Finally, to see if the mixers could handle small-batch recipes, we used them to whip only one egg white, and then just cup of cream. And every step of the way we also took note of how easy each mixer was to use, clean, and store.


When testing the Breville Bakery Chef for a 2021 update, we repeated all the tests except for the sponge cake batter test. We thought that one duplicated the findings of our seven-minute frosting test, which also tested for how well a mixer could whip air into ingredients.


The Artisan was one of the quietest mixers we tested. Only the Hamilton Beach was quieter, while the KitchenAid Pro 600 was the loudest and highest pitched, and the Cuisinart 5.5-Quart Stand Mixer was loud in a grumbling-motorcycle kind of way.


Like the KitchenAid Artisan, the Pro 600 has a hub for extra attachments like a pasta maker or a meat grinder, which are sold separately. The same attachments will work on both the Artisan and Pro lines interchangeably. The Pro also comes with a pouring shield that slides on conveniently to prevent ingredients from splashing out of the bowl.


Unfortunately, the Pro 600 Series was by far the loudest, highest-pitched mixer in our testing lineup. That said, this machine is a beast, in a good way. Like the Artisan, it comes with just a one-year warranty, but in our experience working with it in commercial kitchens, it will last for many years.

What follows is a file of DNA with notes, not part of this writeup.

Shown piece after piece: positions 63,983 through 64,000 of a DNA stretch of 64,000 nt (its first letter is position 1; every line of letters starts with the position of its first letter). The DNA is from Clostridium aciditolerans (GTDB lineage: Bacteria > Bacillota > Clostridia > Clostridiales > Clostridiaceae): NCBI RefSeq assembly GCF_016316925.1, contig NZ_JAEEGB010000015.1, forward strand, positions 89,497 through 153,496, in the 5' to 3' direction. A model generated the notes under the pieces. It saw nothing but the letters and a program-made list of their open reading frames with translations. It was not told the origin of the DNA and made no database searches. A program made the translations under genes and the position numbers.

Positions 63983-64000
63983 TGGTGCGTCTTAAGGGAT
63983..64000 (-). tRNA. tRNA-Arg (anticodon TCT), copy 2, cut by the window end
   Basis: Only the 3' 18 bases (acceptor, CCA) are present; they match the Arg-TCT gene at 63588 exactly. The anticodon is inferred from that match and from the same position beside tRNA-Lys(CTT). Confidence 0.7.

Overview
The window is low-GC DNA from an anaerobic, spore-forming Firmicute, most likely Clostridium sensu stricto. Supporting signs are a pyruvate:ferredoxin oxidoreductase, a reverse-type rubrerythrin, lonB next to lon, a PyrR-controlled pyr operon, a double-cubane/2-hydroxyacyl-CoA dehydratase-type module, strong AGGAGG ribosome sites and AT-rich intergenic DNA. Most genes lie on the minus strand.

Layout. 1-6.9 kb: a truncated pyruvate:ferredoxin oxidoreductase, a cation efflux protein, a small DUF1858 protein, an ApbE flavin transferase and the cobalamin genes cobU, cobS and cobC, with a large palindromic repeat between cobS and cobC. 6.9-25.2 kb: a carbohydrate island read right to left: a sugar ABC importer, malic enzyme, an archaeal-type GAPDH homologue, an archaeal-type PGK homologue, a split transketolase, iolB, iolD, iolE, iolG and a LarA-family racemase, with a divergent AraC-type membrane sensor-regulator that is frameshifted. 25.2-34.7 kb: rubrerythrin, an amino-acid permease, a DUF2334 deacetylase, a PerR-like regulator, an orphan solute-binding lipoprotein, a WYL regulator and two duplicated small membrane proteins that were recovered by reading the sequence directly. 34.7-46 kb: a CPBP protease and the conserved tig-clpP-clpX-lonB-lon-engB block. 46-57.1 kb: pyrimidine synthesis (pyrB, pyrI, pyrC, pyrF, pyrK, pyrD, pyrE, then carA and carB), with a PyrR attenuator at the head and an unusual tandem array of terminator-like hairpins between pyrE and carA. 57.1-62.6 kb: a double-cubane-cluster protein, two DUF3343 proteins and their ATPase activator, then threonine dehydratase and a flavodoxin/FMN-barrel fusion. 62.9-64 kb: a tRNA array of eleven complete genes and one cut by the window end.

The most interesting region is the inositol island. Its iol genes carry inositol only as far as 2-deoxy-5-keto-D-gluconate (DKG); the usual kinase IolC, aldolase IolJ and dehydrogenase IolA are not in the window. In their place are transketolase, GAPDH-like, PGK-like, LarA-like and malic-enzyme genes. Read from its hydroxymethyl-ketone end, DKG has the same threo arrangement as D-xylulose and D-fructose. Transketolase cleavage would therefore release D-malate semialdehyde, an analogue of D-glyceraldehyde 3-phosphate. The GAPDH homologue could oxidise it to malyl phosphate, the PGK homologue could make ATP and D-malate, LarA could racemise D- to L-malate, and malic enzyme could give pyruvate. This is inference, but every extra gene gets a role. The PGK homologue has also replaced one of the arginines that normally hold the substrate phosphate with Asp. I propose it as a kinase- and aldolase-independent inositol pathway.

We tested the Breville Bakery Chef in 2021, and it works well. It was sturdy enough to resist rocking and walking on the counter as we whipped cream, mixed cookies, and kneaded pizza dough, while many other mixers we previously tried were not. And you may like some of its extra features: a timer that counts up and down, an automatically locking tilt-head, a 5-quart borosilicate-glass bowl (in addition to its 4-quart stainless steel bowl), and a silicone-coated scraper beater.


Go for the 6-quart size if you frequently make big batches of things such as bread dough. Otherwise, a 5-quart mixer will surely handle anything you want to make, and works better for small tasks like whipping cup of cream.


If you bake only occasionally or have limited space, a hand mixer can do the job. But if you bake a lot or like to tackle bigger, more complex projects, a stand mixer will save you a lot of time and energy.


A stand mixer is a heavy-duty electric mixer built into a stationary stand with a bowl. Most have multiple speeds, can handle dense ingredients and offer hands-free operation. Stand mixers can usually mix, whip and knead with various accessories but also shred meat, mash potatoes, churn out fresh guacamole and more. 59ce067264